• \$\begingroup\$ Exactly -- what I was wondering though was where the resistive losses came from -- is it the transmission lines themselves, or eddy current losses in the earth, or .... ? \$\endgroup\$ – Jason S Sep 4 '11 at 12:45
  • \$\begingroup\$ There is a resistive loss in any conductor that isn't a superconductor. \$\endgroup\$ – pjc50 May 18 '12 at 9:54
  • \$\begingroup\$ @pjc50 -- I know that, but from what I've heard there are other loss mechanisms: one reason the power lines aren't underground (besides the excavation costs) are that capacitive coupling to earth induces higher currents, and that there are also eddy currents. \$\endgroup\$ – Jason S May 18 '12 at 11:38
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As noted in other answers, the capacitance losses make the DC transmisson cheaper over long distances, however you have losses in the converter station to/from DC. According to ABB promotion is suitable for lines longer than 250 km.

The right of way is usually smaller in DC transmisson. The same amount of power can be transmitted with two lines instead of three as in a three-phase AC transmisson. The height of the tower depends only on the safety distance and not making a sutiable capacitance

If one have a sea cable of some length as from the wind power parks offshore Germany the only solution is to have HVDC transmisson due to capacative losses in the sea cables.

you can transmitt power between 50Hz and 60Hz systems with HVDC too.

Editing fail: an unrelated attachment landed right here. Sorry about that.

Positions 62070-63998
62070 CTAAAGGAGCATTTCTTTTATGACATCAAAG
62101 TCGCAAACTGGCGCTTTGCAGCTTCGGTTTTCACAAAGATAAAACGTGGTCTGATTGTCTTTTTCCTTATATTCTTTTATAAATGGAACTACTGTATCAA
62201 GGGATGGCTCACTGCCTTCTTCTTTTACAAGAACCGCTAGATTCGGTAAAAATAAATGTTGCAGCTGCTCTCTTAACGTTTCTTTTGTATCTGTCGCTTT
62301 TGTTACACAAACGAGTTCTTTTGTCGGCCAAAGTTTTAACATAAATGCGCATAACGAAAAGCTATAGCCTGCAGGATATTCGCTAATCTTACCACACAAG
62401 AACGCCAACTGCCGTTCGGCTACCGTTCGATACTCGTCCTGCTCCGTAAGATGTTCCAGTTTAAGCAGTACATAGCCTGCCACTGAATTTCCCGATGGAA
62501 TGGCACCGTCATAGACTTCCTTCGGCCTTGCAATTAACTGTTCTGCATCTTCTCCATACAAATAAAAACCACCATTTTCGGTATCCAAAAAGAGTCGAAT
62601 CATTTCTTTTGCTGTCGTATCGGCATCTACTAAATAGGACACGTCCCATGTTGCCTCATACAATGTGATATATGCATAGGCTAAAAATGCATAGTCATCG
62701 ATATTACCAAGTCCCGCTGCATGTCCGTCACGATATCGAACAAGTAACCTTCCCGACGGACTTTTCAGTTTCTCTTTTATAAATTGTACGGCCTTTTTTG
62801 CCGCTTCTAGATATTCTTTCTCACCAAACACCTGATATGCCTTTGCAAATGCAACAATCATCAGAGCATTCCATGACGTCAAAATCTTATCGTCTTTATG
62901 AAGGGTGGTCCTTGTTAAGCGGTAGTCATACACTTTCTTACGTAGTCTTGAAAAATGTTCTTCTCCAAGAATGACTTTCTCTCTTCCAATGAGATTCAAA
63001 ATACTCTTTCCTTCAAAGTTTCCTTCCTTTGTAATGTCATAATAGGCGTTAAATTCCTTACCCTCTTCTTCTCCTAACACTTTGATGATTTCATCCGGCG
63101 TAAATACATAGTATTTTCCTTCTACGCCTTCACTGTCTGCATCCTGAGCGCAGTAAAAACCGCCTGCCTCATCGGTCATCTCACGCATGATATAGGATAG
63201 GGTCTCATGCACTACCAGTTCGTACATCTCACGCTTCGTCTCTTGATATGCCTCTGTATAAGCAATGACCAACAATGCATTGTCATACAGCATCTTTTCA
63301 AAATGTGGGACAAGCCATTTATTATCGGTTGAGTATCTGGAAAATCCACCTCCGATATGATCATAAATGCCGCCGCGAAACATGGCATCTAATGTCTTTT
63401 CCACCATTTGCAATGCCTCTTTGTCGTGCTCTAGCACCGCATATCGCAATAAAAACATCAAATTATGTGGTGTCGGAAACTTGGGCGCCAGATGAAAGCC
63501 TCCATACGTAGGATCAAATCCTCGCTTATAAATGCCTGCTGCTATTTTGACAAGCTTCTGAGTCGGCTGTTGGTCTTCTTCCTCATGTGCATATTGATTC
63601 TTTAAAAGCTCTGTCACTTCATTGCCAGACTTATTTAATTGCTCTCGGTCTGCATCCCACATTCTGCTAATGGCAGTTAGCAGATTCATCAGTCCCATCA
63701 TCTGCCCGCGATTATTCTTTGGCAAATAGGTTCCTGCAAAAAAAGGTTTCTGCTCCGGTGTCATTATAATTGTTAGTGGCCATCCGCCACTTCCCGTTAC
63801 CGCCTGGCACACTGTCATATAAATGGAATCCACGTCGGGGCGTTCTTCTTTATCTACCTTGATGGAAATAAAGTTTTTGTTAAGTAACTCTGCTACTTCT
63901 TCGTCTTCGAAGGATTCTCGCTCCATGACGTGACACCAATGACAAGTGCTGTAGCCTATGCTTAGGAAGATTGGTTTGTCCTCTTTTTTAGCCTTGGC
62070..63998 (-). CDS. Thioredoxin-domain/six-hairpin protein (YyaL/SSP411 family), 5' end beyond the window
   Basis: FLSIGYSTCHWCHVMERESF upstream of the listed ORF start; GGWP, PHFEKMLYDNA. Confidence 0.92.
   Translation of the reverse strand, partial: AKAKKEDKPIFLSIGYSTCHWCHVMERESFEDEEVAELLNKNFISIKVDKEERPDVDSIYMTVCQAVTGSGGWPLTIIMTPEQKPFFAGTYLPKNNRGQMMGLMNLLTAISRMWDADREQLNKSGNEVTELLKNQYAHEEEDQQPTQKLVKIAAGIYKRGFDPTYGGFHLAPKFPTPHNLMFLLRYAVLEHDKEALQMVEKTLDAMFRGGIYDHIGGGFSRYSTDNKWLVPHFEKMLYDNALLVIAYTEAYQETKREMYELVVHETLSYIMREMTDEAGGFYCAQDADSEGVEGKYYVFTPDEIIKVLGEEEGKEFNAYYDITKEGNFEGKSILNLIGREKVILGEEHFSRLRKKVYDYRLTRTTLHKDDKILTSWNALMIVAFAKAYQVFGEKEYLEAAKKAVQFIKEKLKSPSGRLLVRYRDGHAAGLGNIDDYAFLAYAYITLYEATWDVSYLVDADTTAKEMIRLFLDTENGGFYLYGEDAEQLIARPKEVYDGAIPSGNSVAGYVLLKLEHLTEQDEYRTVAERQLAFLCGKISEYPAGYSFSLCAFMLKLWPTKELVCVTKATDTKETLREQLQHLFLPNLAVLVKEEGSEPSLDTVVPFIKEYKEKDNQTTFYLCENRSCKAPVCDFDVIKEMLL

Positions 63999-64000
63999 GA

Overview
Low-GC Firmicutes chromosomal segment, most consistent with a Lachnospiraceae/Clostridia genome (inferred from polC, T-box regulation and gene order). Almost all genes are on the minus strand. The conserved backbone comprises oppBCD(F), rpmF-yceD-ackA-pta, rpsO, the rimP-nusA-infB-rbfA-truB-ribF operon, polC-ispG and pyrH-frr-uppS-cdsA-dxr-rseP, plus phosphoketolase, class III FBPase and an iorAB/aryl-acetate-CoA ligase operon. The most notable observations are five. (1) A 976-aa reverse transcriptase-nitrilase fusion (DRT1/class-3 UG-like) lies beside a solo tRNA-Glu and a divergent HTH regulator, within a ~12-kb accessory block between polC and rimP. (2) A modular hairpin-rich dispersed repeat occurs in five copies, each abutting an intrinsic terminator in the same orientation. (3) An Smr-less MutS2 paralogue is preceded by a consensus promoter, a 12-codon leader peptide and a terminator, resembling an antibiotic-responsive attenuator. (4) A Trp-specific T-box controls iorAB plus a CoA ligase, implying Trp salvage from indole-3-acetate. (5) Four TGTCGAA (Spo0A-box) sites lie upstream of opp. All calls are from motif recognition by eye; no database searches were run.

@Jason: the losses in the DC tranmisson is resistive losses in cable/overhead lines.

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The pumped storage hydroelectricity is used to supply only peak load demand, i.e. at a certain time period of a day, when the rate of consumption is higher then the rate of generation and it's not feasible to erect a power plant just to carter this demand as this irregularity lasts only for a fraction of day time.

So if a power plant is in operation just for a limited time then it is not economical to employ 3-phase system in it as the initial as well as operating cost will be higher, so will be the complexity also the line loss is higher in A.C due to corona (i^2*R) loss, the only demerit in this D.C is the relatively higher rate of maintenance, but as the plant is idle for most of time in day, the maintenance work can be easily carried out in that time.

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The Northfield Mountain Reservoir ( http://www.firstlightpower.com/generation/north.asp) near hear uses AC and connects to the grid.